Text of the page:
This blog is written by a journalist based in Mumbai who writes about cities, the environment, developmental issues, the media, women and many other subjects.The title 'ulti khopdi' is a Hindi phrase referring to someone who likes to look at things from the other side.
Monday, September 30, 2013
The politics of violence
The Hindu, Sunday Magazine, September 29, 2013
PTIRiot-affected women and children at a makeshift camp in Muzaffarnagar.
In all the reports about the recent communal clashes in Muzaffarnagar, little has been written about the trauma suffered by women.
Imagine if you are a woman with several children and a riot breaks out. You can run, carry one child, hold the hand of the other. But what about the rest? Who do you leave behind? How can you make sure they will be safe? How do you live with the choices you made in that moment of terror and panic?
These are the harrowing choices that hundreds of women must have faced when the communal violence flared up in Uttar Pradesh’s Muzaffarnagar district last month. As Muslim families fled, leaving behind their homes, some were also forced to abandon members of their own families. And now they have no idea what happened to those they left behind, whether they are alive or dead.
This is one of the more disturbing accounts that comes through in a small report prepared by a group of 11 women working in U.P. with different non-governmental organisations whose focus has been gender. The report is impressionistic; it does not pretend to be a balanced fact-finding report. Yet, in its very simplicity, it conveys some of the trauma and immense sadness that is a reality for the thousands who continue to shelter under shaky tarpaulin shelters in the humid heat of September.
Titled “A human tragedy unfolds as the State watches”, the report describes six relief camps; three each in Muzaffarnagar and Shamli districts. Calling it a Preliminary Citizens’ Report, it narrates what the inhabitants of these camps told the team. Possibly because the team consisted only of women, the report gives us a small but essential insight into what women experienced. For instance, they quote a number of women telling them how they had to leave children behind. Yet, even after the violence ended, the district administration has not been able to help them trace missing family members or even to prepare a list of people who are missing.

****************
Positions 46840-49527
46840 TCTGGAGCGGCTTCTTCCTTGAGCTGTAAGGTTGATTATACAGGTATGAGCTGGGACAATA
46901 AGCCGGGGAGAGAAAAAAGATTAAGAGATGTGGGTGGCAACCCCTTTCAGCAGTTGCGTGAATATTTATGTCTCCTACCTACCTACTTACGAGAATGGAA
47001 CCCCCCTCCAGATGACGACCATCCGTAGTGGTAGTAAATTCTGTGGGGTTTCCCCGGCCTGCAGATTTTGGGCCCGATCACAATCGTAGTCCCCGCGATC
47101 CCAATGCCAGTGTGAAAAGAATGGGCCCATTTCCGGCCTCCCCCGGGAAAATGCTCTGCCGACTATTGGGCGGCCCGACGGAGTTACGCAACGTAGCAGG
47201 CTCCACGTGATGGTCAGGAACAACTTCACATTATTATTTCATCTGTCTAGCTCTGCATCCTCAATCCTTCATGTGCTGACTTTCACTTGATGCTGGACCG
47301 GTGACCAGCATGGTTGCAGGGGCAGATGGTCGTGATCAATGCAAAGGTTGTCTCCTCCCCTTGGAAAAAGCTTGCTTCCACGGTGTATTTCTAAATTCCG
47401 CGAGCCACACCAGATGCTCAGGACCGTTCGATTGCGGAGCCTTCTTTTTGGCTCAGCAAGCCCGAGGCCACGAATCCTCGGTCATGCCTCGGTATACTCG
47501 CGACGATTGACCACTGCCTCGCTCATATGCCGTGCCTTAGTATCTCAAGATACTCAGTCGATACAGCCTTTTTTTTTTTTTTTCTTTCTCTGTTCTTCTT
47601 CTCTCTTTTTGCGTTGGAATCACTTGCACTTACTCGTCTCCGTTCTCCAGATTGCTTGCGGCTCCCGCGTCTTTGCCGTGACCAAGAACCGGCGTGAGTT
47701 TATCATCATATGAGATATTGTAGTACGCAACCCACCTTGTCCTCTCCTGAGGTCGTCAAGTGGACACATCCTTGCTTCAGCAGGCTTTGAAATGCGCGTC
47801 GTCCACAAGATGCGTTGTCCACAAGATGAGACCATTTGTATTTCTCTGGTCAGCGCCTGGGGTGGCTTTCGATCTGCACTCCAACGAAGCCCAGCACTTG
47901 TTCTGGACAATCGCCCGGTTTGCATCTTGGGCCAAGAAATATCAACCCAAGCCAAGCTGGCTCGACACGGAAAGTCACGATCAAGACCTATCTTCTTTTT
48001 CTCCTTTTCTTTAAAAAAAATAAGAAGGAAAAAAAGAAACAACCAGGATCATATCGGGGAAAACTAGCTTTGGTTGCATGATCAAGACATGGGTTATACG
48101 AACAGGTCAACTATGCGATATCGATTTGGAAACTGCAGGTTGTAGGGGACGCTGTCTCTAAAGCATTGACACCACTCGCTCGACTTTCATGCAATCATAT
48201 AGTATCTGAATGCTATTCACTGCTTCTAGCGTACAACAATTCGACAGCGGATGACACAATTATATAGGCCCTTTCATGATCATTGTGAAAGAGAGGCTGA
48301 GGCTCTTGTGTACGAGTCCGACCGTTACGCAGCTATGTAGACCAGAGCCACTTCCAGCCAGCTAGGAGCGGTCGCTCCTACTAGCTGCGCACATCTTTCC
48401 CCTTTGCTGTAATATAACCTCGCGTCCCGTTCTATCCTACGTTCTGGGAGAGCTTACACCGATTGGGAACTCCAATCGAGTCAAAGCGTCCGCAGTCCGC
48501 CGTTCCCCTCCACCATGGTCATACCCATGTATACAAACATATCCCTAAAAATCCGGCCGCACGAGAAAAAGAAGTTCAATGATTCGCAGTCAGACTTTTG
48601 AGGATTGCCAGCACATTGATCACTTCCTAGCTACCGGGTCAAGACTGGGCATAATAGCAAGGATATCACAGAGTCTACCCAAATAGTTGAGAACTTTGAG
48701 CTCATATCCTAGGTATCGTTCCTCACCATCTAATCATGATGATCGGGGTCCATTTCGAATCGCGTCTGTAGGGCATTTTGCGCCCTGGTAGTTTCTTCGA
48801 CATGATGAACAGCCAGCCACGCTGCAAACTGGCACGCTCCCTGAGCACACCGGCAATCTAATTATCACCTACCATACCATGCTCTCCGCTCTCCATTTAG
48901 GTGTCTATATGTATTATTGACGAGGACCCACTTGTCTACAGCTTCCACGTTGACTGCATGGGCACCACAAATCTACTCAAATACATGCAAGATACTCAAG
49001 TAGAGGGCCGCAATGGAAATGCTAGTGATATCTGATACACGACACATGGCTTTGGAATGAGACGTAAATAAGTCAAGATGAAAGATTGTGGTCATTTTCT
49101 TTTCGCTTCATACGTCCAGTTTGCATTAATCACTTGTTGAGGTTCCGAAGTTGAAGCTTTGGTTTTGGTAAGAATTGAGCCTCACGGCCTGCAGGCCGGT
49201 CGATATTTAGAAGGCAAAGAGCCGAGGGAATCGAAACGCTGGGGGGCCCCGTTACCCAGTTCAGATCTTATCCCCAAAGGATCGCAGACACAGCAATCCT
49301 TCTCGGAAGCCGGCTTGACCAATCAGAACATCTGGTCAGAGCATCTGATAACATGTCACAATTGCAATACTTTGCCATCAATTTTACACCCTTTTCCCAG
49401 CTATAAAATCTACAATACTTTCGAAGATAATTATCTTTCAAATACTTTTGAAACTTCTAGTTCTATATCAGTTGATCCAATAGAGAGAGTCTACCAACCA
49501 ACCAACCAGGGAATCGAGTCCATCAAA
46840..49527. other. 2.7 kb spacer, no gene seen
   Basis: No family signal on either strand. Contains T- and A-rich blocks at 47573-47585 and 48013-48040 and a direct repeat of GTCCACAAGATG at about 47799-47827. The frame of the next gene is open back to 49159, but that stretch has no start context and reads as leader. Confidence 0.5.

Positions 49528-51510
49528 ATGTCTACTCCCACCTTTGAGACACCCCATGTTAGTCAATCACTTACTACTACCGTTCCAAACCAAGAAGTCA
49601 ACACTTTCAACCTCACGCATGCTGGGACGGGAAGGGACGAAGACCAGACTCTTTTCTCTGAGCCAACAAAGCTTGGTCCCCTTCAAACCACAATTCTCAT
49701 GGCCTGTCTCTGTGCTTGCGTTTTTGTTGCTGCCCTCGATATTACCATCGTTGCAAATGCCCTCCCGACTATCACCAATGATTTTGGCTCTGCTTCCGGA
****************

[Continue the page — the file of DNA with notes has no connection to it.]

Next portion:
Also unspoken and unwritten are stories of sexual violence. They are not easy to record. Some of the women spoke hesitatingly about rape, about having their clothes torn off. But they were afraid to go into more details or to register cases.
We cannot forget that it took a team of women to visit Gujarat soon after the anti-Muslim pogrom in 2002 to write a comprehensive report on the sexual violence perpetrated on women. Their report, “The Survivors Speak: Sexual Violence Against Women” is still relevant today even if the searing testimonies of the survivors in the report relate specifically to Gujarat. For through these testimonies we understand how women become the collateral damage during such communal conflagrations.
In Muzaffarnagar, too, such a follow up will be needed so that this ugly side of communal violence, that scars the bodies and souls of so many women, does not go unrecorded and hence unrecognised.
It is so easy to miss women’s narrative at a time of heightened political competition in the run up to the general elections next year. Yet each recording of such testimonies informs us that regardless of the location, there is a common theme that runs through them — that men and women experience violent conflict in different ways. And there can be no real healing or rehabilitation unless this difference is noted and recognised.
The displaced women in Muzaffarnagar have no voice at the moment. Given the status of women in that region, where men fight feuds and their women are part of an unwritten “honour” code, they might never find a voice. Yet experiences around the world have underlined repeatedly, that women must have a say in the aftermath of conflict and in building a peace that lasts.
Currently, the dominant theme of discussion around Muzaffarnagar and the fallout of the violence is politics — who gains and who loses, who started it, who fanned the flames, who is to blame. Yet, the real politics of such violence is the grief a mother feels when she is compelled to abandon her child; the nightmares a young woman confronts each day as she recalls sexual violence; the harsh daily reality confronting pregnant women, nursing mothers, elderly women surviving in makeshift camps without sanitation, privacy or health care. Who is bothering to address these issues?